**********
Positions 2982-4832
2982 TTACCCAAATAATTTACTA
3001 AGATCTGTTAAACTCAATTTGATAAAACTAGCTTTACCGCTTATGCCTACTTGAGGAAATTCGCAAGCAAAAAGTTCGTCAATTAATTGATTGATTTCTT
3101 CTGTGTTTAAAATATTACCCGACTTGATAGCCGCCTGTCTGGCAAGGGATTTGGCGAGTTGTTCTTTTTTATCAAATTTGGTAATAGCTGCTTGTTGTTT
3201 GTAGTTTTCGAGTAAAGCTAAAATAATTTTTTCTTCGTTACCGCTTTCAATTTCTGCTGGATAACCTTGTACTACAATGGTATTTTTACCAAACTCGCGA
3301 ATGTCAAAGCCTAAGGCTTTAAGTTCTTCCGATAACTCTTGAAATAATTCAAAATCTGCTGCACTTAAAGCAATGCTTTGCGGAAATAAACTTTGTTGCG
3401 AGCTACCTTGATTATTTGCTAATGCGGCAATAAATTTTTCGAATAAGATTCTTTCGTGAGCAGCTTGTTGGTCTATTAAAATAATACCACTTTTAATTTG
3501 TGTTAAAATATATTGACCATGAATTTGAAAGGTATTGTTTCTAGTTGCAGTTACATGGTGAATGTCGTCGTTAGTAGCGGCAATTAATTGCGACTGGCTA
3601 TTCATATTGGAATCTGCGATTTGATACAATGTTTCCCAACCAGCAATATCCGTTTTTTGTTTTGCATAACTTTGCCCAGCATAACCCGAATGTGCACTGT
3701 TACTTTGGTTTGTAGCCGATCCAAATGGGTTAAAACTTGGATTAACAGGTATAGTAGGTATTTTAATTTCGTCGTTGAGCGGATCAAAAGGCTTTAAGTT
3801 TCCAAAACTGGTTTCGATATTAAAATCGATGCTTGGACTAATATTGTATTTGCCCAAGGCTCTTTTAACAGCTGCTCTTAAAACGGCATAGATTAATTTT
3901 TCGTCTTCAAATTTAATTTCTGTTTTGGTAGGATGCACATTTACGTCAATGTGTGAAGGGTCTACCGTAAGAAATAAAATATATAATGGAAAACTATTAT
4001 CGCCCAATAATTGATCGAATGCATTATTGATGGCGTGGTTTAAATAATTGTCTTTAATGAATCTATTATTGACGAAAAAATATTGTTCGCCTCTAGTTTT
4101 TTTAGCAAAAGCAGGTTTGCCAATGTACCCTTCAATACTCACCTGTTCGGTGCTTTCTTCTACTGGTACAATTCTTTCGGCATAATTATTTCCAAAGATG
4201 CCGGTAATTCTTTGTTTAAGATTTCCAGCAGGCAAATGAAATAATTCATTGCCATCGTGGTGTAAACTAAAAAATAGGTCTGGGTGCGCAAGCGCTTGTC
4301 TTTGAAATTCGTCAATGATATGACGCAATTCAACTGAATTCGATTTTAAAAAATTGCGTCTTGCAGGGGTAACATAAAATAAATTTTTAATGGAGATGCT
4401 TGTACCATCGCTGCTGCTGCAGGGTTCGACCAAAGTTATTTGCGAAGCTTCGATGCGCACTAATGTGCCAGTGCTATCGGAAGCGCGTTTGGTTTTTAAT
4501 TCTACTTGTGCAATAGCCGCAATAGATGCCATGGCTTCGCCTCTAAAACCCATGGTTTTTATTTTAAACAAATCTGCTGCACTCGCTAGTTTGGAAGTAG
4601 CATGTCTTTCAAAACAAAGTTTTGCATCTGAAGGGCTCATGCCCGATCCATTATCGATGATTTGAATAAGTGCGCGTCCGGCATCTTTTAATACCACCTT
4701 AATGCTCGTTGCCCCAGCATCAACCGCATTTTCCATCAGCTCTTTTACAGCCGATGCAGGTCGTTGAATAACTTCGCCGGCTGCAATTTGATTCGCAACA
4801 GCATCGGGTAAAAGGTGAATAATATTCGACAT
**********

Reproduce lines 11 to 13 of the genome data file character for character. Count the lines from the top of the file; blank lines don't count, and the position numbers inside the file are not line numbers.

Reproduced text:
3801 TCCAAAACTGGTTTCGATATTAAAATCGATGCTTGGACTAATATTGTATTTGCCCAAGGCTCTTTTAACAGCTGCTCTTAAAACGGCATAGATTAATTTT
3901 TCGTCTTCAAATTTAATTTCTGTTTTGGTAGGATGCACATTTACGTCAATGTGTGAAGGGTCTACCGTAAGAAATAAAATATATAATGGAAAACTATTAT
4001 CGCCCAATAATTGATCGAATGCATTATTGATGGCGTGGTTTAAATAATTGTCTTTAATGAATCTATTATTGACGAAAAAATATTGTTCGCCTCTAGTTTT